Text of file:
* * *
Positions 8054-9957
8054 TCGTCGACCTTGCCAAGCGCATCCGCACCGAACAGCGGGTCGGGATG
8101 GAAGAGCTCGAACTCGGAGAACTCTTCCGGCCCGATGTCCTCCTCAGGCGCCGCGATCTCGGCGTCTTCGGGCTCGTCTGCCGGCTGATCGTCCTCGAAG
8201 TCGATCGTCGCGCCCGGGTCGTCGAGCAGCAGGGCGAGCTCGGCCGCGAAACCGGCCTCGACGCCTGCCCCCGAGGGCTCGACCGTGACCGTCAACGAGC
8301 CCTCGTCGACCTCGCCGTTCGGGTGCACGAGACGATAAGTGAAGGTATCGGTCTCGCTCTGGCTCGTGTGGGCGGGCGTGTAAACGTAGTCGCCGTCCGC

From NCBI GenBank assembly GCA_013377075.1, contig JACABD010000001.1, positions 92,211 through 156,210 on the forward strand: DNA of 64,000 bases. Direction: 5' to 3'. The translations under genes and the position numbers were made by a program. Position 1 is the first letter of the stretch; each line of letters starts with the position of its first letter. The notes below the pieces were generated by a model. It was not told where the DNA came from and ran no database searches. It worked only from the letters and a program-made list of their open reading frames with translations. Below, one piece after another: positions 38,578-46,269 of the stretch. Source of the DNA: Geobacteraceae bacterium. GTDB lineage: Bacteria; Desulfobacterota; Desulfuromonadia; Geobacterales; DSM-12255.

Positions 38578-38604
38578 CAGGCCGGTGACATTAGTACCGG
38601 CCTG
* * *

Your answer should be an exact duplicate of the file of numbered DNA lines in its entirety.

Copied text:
Positions 8054-9957
8054 TCGTCGACCTTGCCAAGCGCATCCGCACCGAACAGCGGGTCGGGATG
8101 GAAGAGCTCGAACTCGGAGAACTCTTCCGGCCCGATGTCCTCCTCAGGCGCCGCGATCTCGGCGTCTTCGGGCTCGTCTGCCGGCTGATCGTCCTCGAAG
8201 TCGATCGTCGCGCCCGGGTCGTCGAGCAGCAGGGCGAGCTCGGCCGCGAAACCGGCCTCGACGCCTGCCCCCGAGGGCTCGACCGTGACCGTCAACGAGC
8301 CCTCGTCGACCTCGCCGTTCGGGTGCACGAGACGATAAGTGAAGGTATCGGTCTCGCTCTGGCTCGTGTGGGCGGGCGTGTAAACGTAGTCGCCGTCCGC

From NCBI GenBank assembly GCA_013377075.1, contig JACABD010000001.1, positions 92,211 through 156,210 on the forward strand: DNA of 64,000 bases. Direction: 5' to 3'. The translations under genes and the position numbers were made by a program. Position 1 is the first letter of the stretch; each line of letters starts with the position of its first letter. The notes below the pieces were generated by a model. It was not told where the DNA came from and ran no database searches. It worked only from the letters and a program-made list of their open reading frames with translations. Below, one piece after another: positions 38,578-46,269 of the stretch. Source of the DNA: Geobacteraceae bacterium. GTDB lineage: Bacteria; Desulfobacterota; Desulfuromonadia; Geobacterales; DSM-12255.

Positions 38578-38604
38578 CAGGCCGGTGACATTAGTACCGG
38601 CCTG